BL here tends to spread. If you have a couple groves of that, it will supply a decent amount of wood. Is BL the variety you have there, Honeylocust or what? I'm not familiar with Italy wood species.. 🤔
Thank you very much for your intervention. I'm amazed you simply find enough naturally fallen wood. I'll have to go around and see if there's enough here too! Quercus cerris, It is the principal tree of natural woodland here and also cultivated for firewood. It is also quite fast growing, of the quercus family, I suppose similar to red oak, but you have to consider 30 years at least. I have in mind to plant 5000 meters like burning wood, but I still want to see which one grows better here. Pseudoacacia, not too many results. I was thinking some type of hickory that grow well here, fast, wood also should be very good, and then i found osage orange, with high btu. I'm not a destroyer, all elms I cut were nearly dead or really grown horizontal. I have an elm tree, centuries old i will never touch it. If I'm going to cut one, plant two trees.
 
You may want to look into coppicing where new shoots are grown off of old roots. Since the root system is in place the shoots grow faster than planted trees. The trade off they are not of much value as wood intended for furniture as they usually have a defect in the base of the tree.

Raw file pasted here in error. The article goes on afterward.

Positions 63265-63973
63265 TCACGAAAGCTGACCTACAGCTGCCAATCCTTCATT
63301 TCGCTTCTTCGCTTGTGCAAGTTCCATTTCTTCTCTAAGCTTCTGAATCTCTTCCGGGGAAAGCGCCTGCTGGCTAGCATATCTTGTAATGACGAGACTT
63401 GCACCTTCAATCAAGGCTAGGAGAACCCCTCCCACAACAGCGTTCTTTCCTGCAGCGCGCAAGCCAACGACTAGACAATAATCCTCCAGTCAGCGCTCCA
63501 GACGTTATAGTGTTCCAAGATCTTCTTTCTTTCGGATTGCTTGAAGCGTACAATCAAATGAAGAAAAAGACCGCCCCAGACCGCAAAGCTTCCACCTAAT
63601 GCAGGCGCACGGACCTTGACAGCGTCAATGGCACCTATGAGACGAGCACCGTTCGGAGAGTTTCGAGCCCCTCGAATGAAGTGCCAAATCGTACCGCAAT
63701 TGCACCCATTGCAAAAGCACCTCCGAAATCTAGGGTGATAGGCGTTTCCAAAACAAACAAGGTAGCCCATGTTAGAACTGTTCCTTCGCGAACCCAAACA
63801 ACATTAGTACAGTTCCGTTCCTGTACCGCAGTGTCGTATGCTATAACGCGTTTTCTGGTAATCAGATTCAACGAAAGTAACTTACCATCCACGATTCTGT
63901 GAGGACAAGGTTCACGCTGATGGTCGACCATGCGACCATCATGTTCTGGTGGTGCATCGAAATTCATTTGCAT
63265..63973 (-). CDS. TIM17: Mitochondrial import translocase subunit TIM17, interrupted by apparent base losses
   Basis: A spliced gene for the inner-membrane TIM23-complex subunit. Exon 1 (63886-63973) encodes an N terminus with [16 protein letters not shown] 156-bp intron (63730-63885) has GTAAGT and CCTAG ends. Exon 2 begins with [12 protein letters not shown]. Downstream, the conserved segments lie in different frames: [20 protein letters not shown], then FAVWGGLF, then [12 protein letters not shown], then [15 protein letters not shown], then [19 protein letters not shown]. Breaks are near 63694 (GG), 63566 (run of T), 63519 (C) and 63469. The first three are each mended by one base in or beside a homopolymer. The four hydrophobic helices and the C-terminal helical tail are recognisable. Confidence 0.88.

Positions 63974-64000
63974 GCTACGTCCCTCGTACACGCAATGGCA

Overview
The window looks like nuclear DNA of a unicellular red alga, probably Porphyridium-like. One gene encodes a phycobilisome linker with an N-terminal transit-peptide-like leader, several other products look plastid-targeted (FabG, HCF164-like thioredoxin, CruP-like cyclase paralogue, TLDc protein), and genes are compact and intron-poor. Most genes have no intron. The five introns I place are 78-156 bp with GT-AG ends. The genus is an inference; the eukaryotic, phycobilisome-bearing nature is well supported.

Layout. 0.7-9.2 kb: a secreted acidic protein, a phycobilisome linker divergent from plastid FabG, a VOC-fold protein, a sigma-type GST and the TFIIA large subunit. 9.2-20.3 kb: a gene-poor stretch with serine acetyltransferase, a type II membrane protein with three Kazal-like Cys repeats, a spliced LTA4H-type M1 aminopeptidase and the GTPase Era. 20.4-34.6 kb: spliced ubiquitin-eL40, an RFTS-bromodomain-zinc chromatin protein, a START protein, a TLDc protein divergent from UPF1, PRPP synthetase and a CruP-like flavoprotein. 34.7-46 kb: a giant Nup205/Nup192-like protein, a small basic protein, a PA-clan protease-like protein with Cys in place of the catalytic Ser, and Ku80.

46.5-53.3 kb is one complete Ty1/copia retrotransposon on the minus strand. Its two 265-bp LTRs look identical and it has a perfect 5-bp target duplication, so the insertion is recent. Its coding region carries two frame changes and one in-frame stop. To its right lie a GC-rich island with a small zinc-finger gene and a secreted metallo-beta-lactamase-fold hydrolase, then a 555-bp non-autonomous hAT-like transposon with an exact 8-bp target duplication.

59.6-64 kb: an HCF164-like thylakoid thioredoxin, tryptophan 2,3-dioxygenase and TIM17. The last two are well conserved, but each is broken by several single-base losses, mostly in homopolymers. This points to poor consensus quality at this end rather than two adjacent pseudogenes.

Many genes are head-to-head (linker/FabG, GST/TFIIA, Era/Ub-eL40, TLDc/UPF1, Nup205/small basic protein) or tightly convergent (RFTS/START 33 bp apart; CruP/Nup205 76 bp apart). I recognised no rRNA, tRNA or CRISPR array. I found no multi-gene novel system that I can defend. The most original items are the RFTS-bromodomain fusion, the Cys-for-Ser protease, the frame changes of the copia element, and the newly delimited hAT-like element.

Thank you. Speaking of which, when should the cut take place? Because sometimes we notice lush regrowth and sometimes nothing, always talking about the quercus family
 
Don't overlook small, dead trees, either still standing with the bark falling off, or fallen ones that are up off the ground. It takes a little longer to gather a pile of, than if you're splitting big rounds, but that small stuff will in most cases be dry enough to burn immediately.
A friend recently moved into a new-to-him house and got a stove a couple months back, and I've been sending carloads of it back home with him every week, until he can build up his stock of dry wood. I told him to contact a tree guy who will drop soft Maple at his place..that stuff will dry in a year. Once he's a couple years ahead on his supply, he can start adding Oak or other longer-burning woods that need more time to dry.
Quercus cerris AKA Turkey Oak. ("Turkey Oak" in my Audubon Guide, North America, is a different species, though..??)